A new atlas published by the Kansas Biological Survey provides information about the health of nearly 80 lakes and reservoirs around the state.
The 240-page document compiles data and observations by the survey staff over more than a decade. It includes information about the condition of the lakes, how quickly they may be filling with sediment, and issues with aquatic nuisances and algae blooms.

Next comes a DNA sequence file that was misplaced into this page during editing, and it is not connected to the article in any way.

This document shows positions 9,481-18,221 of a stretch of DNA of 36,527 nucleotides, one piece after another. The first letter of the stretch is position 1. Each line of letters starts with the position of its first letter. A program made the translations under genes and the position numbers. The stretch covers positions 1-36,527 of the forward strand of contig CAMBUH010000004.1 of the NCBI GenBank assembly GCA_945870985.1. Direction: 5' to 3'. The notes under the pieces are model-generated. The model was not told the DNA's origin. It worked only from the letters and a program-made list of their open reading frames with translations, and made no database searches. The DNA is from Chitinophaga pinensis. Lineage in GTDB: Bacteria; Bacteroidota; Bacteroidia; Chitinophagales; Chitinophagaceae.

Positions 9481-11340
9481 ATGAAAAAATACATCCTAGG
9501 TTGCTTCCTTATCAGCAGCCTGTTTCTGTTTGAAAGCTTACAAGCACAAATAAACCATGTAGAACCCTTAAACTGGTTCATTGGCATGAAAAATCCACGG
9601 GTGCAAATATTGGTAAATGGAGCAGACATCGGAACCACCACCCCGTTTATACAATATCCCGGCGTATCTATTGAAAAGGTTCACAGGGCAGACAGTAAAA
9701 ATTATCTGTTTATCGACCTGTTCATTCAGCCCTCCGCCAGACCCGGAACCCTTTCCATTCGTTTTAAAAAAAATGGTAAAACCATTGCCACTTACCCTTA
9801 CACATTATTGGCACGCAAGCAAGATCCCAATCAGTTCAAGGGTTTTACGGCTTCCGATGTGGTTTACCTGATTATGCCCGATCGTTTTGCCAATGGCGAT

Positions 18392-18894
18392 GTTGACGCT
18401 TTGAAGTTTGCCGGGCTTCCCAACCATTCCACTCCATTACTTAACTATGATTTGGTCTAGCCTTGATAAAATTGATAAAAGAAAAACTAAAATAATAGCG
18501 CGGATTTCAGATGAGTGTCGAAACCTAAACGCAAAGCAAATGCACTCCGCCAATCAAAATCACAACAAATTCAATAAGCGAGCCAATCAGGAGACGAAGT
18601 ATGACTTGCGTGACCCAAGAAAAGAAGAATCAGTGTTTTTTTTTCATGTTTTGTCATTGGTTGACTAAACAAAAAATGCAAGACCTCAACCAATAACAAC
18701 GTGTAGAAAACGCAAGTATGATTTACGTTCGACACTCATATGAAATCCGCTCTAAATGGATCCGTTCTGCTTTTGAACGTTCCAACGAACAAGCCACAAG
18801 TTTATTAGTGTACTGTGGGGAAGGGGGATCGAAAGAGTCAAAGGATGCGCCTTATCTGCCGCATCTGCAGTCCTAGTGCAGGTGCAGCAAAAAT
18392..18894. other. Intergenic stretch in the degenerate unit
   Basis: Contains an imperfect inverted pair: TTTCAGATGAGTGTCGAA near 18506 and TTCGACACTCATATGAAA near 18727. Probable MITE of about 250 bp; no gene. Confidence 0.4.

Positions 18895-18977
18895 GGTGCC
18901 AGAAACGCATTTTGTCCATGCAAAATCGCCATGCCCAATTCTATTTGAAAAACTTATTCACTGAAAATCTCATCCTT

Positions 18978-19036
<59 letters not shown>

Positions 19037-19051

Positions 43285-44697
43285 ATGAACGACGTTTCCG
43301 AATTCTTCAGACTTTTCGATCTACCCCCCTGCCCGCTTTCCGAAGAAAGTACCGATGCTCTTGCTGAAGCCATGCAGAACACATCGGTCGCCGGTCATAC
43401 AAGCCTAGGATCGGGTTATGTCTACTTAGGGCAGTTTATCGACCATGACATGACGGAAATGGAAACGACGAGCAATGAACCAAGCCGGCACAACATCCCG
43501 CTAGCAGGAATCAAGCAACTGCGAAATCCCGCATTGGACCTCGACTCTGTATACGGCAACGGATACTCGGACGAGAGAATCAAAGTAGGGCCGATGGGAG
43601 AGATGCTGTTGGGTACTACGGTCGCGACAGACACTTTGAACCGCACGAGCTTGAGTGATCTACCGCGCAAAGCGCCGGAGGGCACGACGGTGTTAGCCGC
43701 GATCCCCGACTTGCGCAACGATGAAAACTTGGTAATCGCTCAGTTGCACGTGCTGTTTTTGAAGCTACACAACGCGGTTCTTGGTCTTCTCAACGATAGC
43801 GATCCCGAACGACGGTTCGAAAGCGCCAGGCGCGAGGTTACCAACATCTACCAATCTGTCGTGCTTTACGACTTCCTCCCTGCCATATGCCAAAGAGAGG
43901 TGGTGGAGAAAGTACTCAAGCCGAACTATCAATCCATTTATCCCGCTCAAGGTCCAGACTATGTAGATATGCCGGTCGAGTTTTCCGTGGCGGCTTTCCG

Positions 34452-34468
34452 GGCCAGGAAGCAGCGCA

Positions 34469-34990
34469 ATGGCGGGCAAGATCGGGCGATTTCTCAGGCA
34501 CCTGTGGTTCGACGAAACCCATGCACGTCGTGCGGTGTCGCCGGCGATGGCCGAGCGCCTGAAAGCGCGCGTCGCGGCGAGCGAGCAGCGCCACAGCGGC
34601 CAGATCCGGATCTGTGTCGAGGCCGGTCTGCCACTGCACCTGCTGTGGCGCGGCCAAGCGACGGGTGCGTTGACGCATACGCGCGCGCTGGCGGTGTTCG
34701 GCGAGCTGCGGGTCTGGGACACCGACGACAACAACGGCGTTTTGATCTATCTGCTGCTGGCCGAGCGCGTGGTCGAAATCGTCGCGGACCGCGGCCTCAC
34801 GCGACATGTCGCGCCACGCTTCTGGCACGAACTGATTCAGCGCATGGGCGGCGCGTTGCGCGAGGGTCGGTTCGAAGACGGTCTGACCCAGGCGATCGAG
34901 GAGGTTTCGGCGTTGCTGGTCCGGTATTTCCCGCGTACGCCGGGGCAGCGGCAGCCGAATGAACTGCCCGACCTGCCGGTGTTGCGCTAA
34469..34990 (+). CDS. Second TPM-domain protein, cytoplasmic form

Kansas Biological Survey director Ed Martinko says in statement that scientists thought it was important to make such information available to policymakers, water resource managers and the public.
The Biological Survey is a unit of the University of Kansas, which says “The Atlas of Kansas Lakes” is the first comprehensive overview of the state’s reservoirs.